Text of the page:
Why bad television makes for a good time

Michelle Yeung
January 21, 2016
This article was published more than 2 years ago.
Est. Reading Time: 4 minutes

On Saturday nights, you can typically find my roommate/best friend and I studying at home. This past Saturday was no different. But as we diligently worked away and dutifully sipped our coffee, a blip presented itself in our routine.

She sent me a link to a four-minute video from this season’s The Bachelor.

I hit the play button even though I knew it was a bad idea. I knew that, if I pressed that play button, I would effectively be rendering my hard-earned productivity that evening useless. Needless to say, what ensued after that four-minute video was two hours of catching up on the episodes we had missed thus far, notes strewn haphazardly across our desks. By the time we emerged from the rabbit hole, it was two in the morning.

Let’s talk a little bit about season 20 of The Bachelor. Ben Higgins, a software salesman, is the star of the show. Ben Higgins is also a very handsome man. Now, I am not a “Bachelor” aficionado, by any means. The extent of my knowledge comes from a couple of episodes during high school sleepovers and the occasional perusing of magazine articles at Shoppers Drug Mart. But Ben Higgins has a quality about him that immediately captivated my roommate and I (plus millions of other women, no doubt). Besides his pretty face, Ben has a seemingly genuine desire for love that many people hope for in their significant others. He is also well-spoken, endearing and hopelessly charming. He just seems like an all-around good guy. Of course, reality television never portrays actual reality. But Ben Higgins has a cool, relaxed vibe makes him feel very real. This is precisely why he sells.

Besides a certifiably great choice in the candidate for The Bachelor this season, the makers of the show should also be commended for the measures they took to ensure that, even at season 20, The Bachelor remained far from stale. In the batch of seriously gorgeous women this season, there are your typical drama instigators and soft-spoken crowd favourites. But there are also a few very crazy ones and even a set of identical twins, Emily and Haley Ferguson. It’s interesting that, while every other woman has an occupation listed under their name, Emily and Haley only have the word “Twin.” (Incredible, I know.)In addition, during the first meeting with Ben, one of the women (a dentist) decided to give the bachelor a teeth cleaning in order to prepare him for a potential kiss. Unsurprisingly, he did not kiss her. On the first one-on-one date, the pair were accompanied by Kevin Hart and Ice Cube on a “Ride Along.” Reportedly, these first two episodes pretty much set the tone for how the rest of the season will play out – very strange, but also very entertaining.


It’s easy to sit here and debate over the subjectivity of what is good television and what is bad television. However, it is widely agreed that The Bachelor is not a good television show by its own merit. No matter how attractive Ben Higgins is or how entertaining the story line becomes, I know this. My best friend knows this. Society knows this. Good television series exist far and wide, but The Bachelor is not one of them.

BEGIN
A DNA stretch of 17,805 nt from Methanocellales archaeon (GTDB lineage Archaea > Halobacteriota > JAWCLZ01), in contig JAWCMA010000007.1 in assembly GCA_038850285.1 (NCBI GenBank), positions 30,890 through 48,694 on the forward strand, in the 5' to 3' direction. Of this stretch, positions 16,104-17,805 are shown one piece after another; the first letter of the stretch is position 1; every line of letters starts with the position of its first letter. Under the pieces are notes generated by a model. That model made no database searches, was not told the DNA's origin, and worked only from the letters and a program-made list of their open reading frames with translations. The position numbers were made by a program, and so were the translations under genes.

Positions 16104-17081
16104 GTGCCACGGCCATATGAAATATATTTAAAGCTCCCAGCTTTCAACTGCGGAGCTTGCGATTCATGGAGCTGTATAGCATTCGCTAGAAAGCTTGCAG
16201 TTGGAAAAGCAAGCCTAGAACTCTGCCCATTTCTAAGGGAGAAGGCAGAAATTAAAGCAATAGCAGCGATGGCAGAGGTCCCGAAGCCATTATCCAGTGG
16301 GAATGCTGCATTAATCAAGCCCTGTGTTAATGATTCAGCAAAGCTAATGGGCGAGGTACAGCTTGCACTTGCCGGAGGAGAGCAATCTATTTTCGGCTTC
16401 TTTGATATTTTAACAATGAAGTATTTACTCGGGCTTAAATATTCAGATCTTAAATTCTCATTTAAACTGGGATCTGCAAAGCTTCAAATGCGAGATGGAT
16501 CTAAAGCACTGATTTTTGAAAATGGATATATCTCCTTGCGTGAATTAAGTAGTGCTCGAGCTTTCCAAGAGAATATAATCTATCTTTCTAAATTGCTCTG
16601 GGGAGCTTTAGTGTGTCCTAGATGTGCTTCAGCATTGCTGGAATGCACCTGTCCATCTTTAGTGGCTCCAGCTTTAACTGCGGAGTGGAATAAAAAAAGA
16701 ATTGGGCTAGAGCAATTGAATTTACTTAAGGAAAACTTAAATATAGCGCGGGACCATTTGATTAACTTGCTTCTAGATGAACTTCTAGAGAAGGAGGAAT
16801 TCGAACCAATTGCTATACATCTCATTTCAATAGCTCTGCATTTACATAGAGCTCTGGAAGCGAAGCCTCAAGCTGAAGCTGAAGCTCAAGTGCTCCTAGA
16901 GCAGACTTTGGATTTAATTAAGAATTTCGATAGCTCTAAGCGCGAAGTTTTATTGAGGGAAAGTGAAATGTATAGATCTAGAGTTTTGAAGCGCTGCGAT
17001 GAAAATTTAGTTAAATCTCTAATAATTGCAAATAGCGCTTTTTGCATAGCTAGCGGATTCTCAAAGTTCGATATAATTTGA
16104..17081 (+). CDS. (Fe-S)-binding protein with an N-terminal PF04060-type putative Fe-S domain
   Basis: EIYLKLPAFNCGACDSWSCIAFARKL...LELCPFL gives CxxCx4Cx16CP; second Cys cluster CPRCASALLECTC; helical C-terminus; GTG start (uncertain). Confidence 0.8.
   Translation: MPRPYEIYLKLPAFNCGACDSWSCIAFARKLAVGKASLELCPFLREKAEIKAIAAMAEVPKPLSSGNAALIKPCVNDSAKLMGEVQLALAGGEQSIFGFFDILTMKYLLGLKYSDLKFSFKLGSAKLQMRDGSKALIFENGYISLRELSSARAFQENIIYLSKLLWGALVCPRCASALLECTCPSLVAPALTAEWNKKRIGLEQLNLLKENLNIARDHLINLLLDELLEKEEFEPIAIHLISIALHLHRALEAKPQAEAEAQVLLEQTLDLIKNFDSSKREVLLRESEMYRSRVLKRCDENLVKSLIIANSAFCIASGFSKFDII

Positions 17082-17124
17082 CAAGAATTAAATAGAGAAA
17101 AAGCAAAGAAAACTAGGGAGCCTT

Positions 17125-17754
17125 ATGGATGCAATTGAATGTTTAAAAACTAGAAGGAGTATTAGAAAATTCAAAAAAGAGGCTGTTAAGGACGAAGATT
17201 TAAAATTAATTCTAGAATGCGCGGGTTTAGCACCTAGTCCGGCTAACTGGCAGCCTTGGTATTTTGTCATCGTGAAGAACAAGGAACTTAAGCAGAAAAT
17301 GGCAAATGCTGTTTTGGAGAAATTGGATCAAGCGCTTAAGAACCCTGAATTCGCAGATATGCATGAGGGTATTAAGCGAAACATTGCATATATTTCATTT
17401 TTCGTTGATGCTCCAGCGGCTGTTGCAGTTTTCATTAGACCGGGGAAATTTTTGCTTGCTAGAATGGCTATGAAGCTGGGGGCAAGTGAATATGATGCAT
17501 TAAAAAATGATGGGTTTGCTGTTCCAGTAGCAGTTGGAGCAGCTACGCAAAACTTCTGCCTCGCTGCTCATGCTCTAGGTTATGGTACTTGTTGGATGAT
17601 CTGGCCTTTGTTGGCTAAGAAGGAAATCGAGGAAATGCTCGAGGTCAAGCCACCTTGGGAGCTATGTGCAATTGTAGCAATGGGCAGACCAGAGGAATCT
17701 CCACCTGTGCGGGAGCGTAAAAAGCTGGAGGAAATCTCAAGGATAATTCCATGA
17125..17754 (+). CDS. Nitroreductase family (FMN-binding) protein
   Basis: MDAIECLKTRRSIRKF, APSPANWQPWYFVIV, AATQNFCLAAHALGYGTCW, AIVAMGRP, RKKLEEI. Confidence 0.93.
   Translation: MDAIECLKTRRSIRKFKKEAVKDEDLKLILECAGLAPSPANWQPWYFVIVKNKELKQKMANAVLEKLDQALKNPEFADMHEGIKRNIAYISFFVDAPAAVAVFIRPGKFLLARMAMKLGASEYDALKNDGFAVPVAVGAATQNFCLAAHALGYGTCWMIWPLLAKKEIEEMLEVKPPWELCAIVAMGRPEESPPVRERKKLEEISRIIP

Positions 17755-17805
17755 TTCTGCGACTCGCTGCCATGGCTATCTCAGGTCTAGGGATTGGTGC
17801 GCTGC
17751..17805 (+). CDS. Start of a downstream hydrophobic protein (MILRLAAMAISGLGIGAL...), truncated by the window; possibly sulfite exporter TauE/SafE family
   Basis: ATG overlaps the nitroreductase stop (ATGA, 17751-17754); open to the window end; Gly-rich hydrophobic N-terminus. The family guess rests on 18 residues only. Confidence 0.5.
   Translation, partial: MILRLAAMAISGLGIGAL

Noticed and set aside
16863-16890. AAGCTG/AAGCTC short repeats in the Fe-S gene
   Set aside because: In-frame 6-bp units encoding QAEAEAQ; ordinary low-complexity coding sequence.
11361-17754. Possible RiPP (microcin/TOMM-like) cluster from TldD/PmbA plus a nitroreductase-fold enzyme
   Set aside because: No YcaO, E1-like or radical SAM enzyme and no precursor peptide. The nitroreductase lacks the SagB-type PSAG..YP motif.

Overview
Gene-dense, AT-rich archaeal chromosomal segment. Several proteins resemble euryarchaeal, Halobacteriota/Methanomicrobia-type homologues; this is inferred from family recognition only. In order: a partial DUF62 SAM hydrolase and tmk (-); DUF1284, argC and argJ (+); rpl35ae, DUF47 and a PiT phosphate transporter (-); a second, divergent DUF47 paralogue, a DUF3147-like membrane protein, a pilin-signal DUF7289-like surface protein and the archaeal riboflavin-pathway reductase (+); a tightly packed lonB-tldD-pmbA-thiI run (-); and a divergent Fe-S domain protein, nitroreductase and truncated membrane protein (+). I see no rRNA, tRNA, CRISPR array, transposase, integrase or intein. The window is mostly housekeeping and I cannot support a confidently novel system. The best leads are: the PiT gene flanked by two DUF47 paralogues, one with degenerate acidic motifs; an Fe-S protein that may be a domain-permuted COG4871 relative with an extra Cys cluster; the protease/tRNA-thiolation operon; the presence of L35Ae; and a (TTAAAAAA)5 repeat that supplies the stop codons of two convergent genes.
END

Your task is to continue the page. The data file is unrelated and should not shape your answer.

I am certainly more predisposed to watch shows like Transparent over The Bachelor. Often, fundamentally good television shows (such as Transparent) or movies explore deeper themes and require more attention or emotional investment. While those are always fantastic to watch and gush over, it may not be a bad idea to revisit an old childhood movie (She’s The Man, anyone?) or a “trash” TV show when you’re just seeking a much-needed break from the daily stresses of school and life. It’s important to spend time being entertained over something as silly as a dating show; while it may not be a “good show,” it’s worthwhile simply in its ability to help you let loose. Spending time to be mindlessly entertained every now and again – or spending time for yourself at all – is something society has engrained within us as wasteful and inefficient. But it’s really important to not feel guilty about taking a breather; it is both a rejuvenating and regenerative activity that may benefit you in the long run.

My best friend and I met at the beginning of first year and have been inseparable ever since. Both of us are in the same program and have a pretty aligned set of values and interests. In fact, many people who meet us fall into disbelief when they realize we only met a year and a half ago and have not known each other since childhood. She is endlessly caring, kind, assiduous, intelligent…  I could go on forever. I trust her to the world’s end; there are few things I wouldn’t do for her.

Lately, however, we have both been so busy that we rarely see each other despite living in the same apartment. Maintaining a healthy balance of school, extracurricular activities, work and friends is a massive challenge that many of us are tasked with. When other areas flare up, particularly school, it’s easy to let others sit on the back burner for a little while. Recognizing this, both my best friend and I have decided to make some changes in our respective schedules to fit in a time each week, no matter how brief, where we spend time unwinding together. Now, we have a date every week to watch the new episode of The Bachelor.



The Bachelor has certainly made me see that watching what is widely regarded as a bad show doesn’t diminish my personality or my other interests in good shows. It debunked my fear that watching it automatically places me in the categorwy of “people with poor taste.” It’s really not that serious. Sometimes bad TV simply makes for a really good time with your best friend.

Header Photo Credit: Star Pulse, in-article: Felicia Graham 


Subscribe to our Mailing List

© 2023 The Silhouette. All Rights Reserved. McMaster University's Student Newspaper.